Reagan's Third Landslide

November 10, 1994|By GEORGE F. WILL

WASHINGTON — Washington. -- President Clinton defined the election as a referendum on Ronald Reagan's 1980s, thereby taking up the gauntlet Republicans had thrown down with their Reaganite ''contract.'' The referendum produced a lot of Reagan Republicans.

If the election's results had been an indiscriminate massacre of incumbents, the election would have been merely a national temper tantrum. Instead it was a resounding ideological statement.

Conservatism's long march through institutions began 30 years ago with Barry Goldwater's capture of the Republican Party and now has produced turbulence that is especially remarkable because no remarkable issue or event catalyzed it. Slavery in the 1850s, the panic of 1893 and the Depression in the 1930s churned the party system. Today the nation is at peace and prosperous, yet it is seething.

However, the supposedly intricate and unfathomable feelings of the electorate are really neither. With breezy frankness voters have said approximately this: Something is amiss when a government that does not adequately deliver the mail delivers condoms to children. That is, government often is incompetent at basics and offensive regarding matters that are none of its business.

For Democrats, the point of nominating a ''New Democrat,'' particularly a Southerner, for president was to reverse the Republican trend that already was alarming Democrats by 1968, when Hubert Humphrey carried only one Southern state, Texas. But Mr. Clinton has strengthened the trend, and at the expense of such legitimate ''New Democrats'' as Reps. Jim Cooper of Tennessee and Dave McCurdy of Oklahoma, whose Senate candidacies were swamped by Tuesday's anti-Clinton tide.

The country is much more conservative than it was when it elected Reagan, and significantly more conservative than in 1992. But liberals will be a larger portion of congressional Democrats in the 104th Congress than in the 103rd. If President Clinton remains to the left, however, he will be trying to govern against the grain of the country and will be peripheral to the nation's political conversation.

If he moves to the right, he will alienate his base, such as it is -- liberals, African-Americans and public employees. That base cannot re-elect him but can help unelect him. Regarding the dangerousness of disaffected liberals, Mr. Clinton should ask Jimmy Carter about the spring of 1980.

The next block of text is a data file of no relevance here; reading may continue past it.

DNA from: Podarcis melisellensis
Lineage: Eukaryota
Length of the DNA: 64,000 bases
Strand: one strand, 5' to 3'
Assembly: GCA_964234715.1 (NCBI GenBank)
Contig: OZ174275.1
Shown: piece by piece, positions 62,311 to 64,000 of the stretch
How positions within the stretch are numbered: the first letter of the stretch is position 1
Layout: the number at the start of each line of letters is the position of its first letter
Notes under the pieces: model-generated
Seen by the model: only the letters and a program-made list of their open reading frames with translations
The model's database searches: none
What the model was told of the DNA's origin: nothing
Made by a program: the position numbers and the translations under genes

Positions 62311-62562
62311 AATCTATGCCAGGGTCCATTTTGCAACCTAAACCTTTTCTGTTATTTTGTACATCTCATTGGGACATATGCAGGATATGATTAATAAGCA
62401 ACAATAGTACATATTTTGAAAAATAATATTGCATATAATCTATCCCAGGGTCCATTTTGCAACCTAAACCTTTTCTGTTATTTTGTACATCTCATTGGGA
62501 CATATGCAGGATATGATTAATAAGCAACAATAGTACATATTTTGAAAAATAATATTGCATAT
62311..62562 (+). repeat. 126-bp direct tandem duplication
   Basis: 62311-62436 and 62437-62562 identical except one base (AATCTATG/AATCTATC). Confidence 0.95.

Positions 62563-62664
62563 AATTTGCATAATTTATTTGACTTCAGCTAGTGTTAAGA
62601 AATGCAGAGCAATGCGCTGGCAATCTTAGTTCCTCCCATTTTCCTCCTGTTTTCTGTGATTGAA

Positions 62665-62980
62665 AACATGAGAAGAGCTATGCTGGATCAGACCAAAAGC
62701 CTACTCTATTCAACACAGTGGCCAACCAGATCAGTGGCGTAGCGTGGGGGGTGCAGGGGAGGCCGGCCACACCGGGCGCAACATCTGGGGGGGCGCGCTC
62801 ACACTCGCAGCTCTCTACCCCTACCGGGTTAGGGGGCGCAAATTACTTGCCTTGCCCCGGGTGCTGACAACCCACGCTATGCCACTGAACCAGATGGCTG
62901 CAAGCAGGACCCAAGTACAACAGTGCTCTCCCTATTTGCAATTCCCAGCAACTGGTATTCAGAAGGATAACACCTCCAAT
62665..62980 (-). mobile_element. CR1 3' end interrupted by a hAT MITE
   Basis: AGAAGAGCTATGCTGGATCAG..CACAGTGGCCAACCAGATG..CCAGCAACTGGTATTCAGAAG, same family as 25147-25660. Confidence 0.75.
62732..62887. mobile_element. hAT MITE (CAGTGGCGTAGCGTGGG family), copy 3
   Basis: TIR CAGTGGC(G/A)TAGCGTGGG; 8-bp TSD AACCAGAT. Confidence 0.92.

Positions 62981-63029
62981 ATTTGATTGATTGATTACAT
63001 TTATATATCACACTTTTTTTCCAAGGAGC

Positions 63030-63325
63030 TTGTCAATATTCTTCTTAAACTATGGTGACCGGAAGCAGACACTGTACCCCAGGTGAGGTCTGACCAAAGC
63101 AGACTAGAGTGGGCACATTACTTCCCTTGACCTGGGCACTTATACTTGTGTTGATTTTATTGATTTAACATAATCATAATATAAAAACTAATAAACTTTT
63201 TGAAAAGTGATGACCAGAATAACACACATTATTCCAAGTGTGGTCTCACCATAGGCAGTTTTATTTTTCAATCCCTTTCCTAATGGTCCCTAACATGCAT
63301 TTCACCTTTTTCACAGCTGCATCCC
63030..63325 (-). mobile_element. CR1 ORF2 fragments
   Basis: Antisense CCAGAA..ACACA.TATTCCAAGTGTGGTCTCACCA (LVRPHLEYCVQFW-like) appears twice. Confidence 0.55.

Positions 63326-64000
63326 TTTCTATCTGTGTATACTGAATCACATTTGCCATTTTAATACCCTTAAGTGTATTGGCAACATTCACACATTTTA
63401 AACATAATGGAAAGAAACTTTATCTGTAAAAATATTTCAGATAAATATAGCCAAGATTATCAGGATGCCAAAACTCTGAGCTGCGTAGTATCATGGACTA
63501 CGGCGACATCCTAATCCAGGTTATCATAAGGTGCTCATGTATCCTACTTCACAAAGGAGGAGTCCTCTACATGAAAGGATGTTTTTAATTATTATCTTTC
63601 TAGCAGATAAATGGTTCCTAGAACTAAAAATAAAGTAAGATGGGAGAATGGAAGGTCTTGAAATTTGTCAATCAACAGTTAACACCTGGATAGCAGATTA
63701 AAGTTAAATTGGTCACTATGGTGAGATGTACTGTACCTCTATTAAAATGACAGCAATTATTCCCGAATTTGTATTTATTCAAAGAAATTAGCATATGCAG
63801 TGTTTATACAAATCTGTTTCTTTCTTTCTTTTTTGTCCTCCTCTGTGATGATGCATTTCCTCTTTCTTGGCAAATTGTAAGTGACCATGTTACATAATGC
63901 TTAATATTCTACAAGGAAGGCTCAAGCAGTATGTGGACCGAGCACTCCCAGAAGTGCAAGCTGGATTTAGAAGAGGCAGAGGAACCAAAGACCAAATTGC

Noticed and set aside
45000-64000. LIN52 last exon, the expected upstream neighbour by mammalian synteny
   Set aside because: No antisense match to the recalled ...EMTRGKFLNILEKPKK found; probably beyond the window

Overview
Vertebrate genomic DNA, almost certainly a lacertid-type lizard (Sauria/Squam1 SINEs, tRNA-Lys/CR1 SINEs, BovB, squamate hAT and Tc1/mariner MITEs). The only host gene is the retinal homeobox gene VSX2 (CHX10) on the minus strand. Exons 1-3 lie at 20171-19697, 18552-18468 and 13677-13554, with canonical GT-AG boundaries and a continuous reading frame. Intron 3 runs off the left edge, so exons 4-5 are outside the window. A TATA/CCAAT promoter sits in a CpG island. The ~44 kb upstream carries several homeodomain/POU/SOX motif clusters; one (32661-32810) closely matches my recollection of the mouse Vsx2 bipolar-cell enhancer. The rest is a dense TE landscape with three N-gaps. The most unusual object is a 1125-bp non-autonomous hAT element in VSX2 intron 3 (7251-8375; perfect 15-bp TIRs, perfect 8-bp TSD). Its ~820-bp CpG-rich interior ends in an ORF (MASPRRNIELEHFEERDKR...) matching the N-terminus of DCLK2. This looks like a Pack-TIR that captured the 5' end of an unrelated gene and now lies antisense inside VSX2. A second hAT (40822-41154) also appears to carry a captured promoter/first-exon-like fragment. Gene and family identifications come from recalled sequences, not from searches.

President Clinton cannot win bidding wars with Republicans in tailoring tax cuts or welfare reforms for a conservative country. Yet if he adopts a veto strategy regarding Republican initiatives, who then is the obstructer of ''change'' and the author of ''gridlock?''

And speaking of recycling ideas, some Democrats dream of President Clinton emulating in 1996 Truman's 1948 run against the ''do-nothing 80th Congress.''

But there are three problems. First, Truman was Trumanesque; Mr. Clinton would be pretending. Second, Truman rallied liberals and labor when they were formidable and when government enjoyed unnatural prestige as organizer of the victory in war. Third, the 104th Congress will not do nothing.

The implications of 1994 for Republicans in 1996 begin here: Come January, Republicans will hold governorships in eight of the nine largest states. These eight have 218 of the 270 total electoral votes needed to win the White House.

The previous Senate contained approximately 25 solidly conservative Republicans. The next Senate will have approximately 40. This is partly a tribute to the candidate recruitment, fund raising and tactical advice of Phil Gramm, chairman of the Senate campaign committee. However, it will help his principal rival for the 1996 nomination, Bob Dole. Mr. Dole is substantially less conservative than Mr. Gramm and is now to the left of the new center of the Republican's Senate contingent. However, as leader of a conservative majority, Mr. Dole will be compelled to seem more conservative than his inclinations.

Another benefit accrued to him Tuesday. An ally of a Dole ally -- George Pataki, protege of Sen. Al D'Amato -- will be governor of New York when that state holds perhaps the most important primary in the nominating schedule.

However, prophecy is optional folly, so instead let's savor the moment. It is immeasurably satisfying that three days after Ronald Reagan announced his final battle, his countrymen gave him his third national victory.

George F. Will is a syndicated columnist.

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